Riding high on the success of Black Opium, their modern interpretation of the iconic Opium, YSL have extended the same treatment to another of their legends – the pastel, yet atomic floral ‘Paris‘. This new flanker is called Mon Paris and to call it a flanker is perhaps misleading. Much like Black Opium this is an entirely new fragrance that takes the spirit of the original and approaches it from a modern point of view. The Paris of 1983 and the Mon Paris 2016 are entirely different animals, with the latter being an on trend fruity floral with sparkling transparency. Click here to check out my full review over at Escentual.
Legendary fashion house Yves Saint Laurent (now known as Saint Laurent Paris) has teamed up with historical Murano glass makers, Verrerie Verini, to create an exclusive edition of their 1983 fragrance, Paris. The perfume remains the same however, the bottle has been crafted into a multifaceted gem with varying hues of red and pink, almost like a sparkling piece of hard candy.
The edition is likely to set you back a fair few pennies (reports are that it is £5,000 – eek), but that doesn’t take away from just how gorgeous it is. Above you can find a video from Vogue Paris which shows the manufacturing process for this limited edition. It’s quite fascinating how these skilled artisans are able to make such beautiful glassware with such precision using traditional methods. Enjoy!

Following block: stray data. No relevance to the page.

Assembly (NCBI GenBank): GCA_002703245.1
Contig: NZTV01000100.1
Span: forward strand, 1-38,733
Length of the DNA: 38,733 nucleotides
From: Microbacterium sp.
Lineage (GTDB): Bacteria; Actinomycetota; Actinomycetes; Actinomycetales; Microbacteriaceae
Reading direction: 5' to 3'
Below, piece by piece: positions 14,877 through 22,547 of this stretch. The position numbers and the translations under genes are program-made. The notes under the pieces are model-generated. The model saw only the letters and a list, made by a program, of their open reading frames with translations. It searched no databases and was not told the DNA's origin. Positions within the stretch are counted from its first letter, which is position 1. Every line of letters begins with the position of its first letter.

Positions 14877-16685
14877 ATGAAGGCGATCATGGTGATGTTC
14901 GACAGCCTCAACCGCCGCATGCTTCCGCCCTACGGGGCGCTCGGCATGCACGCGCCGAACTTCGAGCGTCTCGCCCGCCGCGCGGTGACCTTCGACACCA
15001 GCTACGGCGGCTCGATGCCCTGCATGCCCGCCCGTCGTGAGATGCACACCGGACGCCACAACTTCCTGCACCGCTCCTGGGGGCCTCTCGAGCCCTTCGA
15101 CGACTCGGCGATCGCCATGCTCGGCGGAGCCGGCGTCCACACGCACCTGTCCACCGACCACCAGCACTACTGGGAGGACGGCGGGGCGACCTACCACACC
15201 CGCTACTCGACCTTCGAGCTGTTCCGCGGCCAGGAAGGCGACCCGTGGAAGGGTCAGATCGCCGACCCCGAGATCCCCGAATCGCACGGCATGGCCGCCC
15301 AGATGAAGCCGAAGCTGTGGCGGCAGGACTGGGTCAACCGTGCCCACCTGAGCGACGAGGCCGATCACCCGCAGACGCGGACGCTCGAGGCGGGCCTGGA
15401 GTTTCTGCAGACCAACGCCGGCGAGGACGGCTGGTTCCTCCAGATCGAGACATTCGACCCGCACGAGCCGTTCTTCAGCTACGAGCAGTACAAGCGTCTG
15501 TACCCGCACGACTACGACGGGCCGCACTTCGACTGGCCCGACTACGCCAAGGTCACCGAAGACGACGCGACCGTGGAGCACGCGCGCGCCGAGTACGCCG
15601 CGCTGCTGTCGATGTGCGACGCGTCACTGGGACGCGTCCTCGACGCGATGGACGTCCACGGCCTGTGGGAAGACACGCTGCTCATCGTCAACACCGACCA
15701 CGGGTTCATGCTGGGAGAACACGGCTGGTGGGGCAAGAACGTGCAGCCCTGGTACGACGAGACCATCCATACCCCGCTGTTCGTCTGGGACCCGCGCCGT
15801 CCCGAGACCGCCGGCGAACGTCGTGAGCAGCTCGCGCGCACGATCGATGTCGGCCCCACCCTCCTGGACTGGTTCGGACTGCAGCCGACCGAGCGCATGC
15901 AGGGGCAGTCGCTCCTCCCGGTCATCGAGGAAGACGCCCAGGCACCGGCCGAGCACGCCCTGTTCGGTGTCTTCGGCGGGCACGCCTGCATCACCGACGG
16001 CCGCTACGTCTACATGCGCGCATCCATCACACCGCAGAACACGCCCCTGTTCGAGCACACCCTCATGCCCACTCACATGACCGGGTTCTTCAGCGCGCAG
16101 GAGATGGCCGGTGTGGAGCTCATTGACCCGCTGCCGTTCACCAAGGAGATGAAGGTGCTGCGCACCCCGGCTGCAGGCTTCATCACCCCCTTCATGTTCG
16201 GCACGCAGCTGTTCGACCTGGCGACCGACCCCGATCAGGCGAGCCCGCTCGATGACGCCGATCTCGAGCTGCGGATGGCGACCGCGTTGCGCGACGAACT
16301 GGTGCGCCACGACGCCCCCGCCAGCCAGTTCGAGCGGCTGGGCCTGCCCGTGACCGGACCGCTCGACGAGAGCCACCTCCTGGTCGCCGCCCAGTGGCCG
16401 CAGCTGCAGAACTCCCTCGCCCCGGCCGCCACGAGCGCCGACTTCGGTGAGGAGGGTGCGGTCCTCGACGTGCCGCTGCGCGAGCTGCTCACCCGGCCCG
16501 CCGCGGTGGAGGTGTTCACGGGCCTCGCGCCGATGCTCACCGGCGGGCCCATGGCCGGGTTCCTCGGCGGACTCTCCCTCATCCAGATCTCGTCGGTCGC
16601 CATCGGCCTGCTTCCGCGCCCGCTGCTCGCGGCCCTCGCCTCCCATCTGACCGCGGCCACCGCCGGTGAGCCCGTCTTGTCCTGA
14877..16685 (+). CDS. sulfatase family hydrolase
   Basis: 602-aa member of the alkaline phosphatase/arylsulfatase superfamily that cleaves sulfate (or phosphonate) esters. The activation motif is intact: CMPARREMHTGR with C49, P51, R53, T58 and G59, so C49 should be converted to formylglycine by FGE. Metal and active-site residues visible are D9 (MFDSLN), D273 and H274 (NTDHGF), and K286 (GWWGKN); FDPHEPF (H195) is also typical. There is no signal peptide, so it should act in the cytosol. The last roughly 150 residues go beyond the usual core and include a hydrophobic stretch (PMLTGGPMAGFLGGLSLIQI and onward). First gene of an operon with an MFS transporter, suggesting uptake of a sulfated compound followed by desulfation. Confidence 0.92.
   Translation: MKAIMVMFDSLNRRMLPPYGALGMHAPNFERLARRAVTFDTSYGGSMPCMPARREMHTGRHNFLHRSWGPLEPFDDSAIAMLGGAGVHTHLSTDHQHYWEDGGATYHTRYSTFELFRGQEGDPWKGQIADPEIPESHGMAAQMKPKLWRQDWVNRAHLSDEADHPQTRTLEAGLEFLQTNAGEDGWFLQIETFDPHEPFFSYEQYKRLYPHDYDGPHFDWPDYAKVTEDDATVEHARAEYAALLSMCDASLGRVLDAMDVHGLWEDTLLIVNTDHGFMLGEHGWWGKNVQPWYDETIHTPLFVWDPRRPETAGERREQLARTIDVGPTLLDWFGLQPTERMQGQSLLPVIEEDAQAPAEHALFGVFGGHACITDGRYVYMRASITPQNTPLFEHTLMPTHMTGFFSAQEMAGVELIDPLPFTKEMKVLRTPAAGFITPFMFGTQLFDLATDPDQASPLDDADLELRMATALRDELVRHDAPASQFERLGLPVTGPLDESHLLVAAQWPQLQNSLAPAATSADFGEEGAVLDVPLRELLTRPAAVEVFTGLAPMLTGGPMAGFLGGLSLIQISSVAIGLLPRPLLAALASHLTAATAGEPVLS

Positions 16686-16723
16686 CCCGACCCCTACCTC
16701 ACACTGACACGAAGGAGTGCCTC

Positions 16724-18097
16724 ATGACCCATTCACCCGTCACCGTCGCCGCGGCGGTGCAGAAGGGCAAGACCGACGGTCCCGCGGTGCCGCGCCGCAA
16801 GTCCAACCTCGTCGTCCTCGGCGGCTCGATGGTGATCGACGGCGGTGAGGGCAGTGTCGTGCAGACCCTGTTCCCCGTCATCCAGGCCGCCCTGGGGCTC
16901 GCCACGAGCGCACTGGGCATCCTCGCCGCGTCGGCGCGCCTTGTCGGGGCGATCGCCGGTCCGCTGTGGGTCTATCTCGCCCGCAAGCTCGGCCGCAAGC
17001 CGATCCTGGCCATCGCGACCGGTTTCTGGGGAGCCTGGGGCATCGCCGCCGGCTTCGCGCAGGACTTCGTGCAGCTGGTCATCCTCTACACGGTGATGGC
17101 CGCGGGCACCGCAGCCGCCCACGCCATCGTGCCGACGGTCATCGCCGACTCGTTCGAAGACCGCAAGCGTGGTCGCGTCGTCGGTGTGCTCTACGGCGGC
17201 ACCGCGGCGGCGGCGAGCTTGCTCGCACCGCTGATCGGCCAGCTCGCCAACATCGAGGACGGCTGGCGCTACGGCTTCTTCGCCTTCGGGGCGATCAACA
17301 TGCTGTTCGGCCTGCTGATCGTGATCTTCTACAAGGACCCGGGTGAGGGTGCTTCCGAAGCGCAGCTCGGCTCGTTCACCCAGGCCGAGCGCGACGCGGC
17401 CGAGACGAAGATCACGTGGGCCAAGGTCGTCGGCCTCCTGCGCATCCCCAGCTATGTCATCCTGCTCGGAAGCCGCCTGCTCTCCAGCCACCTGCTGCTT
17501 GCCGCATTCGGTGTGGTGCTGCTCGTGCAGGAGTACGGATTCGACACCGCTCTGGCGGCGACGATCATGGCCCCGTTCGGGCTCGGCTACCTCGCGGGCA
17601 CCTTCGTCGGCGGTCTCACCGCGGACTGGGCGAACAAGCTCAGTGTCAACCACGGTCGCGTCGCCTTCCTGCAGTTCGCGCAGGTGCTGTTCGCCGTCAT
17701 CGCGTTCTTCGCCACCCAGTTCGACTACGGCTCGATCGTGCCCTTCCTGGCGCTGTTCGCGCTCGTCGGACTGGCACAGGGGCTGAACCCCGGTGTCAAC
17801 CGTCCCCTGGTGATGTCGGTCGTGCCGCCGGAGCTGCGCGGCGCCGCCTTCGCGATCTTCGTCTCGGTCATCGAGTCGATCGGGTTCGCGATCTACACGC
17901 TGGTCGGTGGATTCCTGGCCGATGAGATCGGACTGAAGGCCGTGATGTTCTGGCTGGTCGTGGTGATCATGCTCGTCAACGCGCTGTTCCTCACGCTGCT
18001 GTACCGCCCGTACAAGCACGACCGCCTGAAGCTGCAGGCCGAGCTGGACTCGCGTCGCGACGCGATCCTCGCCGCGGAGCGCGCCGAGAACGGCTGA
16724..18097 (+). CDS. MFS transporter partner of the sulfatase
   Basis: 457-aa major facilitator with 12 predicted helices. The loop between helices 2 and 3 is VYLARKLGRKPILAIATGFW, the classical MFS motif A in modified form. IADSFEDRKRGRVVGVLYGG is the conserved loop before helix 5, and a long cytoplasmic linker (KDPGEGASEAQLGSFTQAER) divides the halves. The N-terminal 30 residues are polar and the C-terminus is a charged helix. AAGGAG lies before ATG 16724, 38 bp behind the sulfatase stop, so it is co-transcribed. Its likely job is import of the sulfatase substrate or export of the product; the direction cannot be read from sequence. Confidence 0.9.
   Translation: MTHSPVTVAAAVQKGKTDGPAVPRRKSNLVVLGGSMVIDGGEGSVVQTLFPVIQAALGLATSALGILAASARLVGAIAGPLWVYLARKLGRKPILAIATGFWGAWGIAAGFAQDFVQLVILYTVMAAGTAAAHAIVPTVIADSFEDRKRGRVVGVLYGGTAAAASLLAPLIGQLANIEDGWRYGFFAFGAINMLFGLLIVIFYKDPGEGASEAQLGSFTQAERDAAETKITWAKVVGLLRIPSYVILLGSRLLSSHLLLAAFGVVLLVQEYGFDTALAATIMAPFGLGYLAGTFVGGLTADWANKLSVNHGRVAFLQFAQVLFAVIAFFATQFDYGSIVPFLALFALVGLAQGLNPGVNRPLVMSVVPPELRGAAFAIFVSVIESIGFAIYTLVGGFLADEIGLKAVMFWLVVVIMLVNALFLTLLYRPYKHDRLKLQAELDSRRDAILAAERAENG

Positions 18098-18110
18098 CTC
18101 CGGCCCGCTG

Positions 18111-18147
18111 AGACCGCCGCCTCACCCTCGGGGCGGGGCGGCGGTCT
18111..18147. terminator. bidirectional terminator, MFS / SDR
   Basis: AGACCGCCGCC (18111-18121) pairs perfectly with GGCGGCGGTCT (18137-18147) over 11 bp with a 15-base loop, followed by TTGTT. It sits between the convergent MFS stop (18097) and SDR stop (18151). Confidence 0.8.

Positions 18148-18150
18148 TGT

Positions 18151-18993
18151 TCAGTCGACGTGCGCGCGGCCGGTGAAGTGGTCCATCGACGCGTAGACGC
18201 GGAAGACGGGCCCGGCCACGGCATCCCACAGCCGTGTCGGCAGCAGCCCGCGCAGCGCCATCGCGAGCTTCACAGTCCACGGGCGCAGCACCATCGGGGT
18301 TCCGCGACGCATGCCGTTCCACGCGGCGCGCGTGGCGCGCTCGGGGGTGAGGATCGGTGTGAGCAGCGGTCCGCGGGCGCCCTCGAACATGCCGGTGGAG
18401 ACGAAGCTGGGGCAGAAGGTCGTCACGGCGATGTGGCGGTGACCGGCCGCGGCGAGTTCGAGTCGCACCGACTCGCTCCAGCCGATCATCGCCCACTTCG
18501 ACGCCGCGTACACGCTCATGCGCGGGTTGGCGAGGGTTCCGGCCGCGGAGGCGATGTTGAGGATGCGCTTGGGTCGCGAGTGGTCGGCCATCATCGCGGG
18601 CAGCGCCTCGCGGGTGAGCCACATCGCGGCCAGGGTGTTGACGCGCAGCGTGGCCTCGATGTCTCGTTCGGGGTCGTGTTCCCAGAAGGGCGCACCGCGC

Consider me behind the times, but I’ve very recently fallen head-over-heels in love with Yves Saint Laurent’s Rive Gauche. Yes, I know it was launched way back in 1971, long before I was in short trousers, and yes, I’m well aware that its current formulation is a pale shadow of its former self, but I love it and I make no apologies. To me, Rive Gauche does the whole aldehydic floral thing in a way that is not over the top, nor is it viciously boardroom bitch-esque – its simply high fashion floralcy in a bottle.
Seeing as I’ve got a bit excited over my new found love, and I’ve also been taking an informal look at some of the classics over on Escentual recently (see Opium & Arpège), I took the time to dedicate my column this week to the glory of Rive Gauche. So, if you’re a fan of the scent, or if you just want to hear what all of the fuss is about (I do like a bit of hyperbole, it must be said), then simply click here to take a stroll down Paris’ wonderful left bank.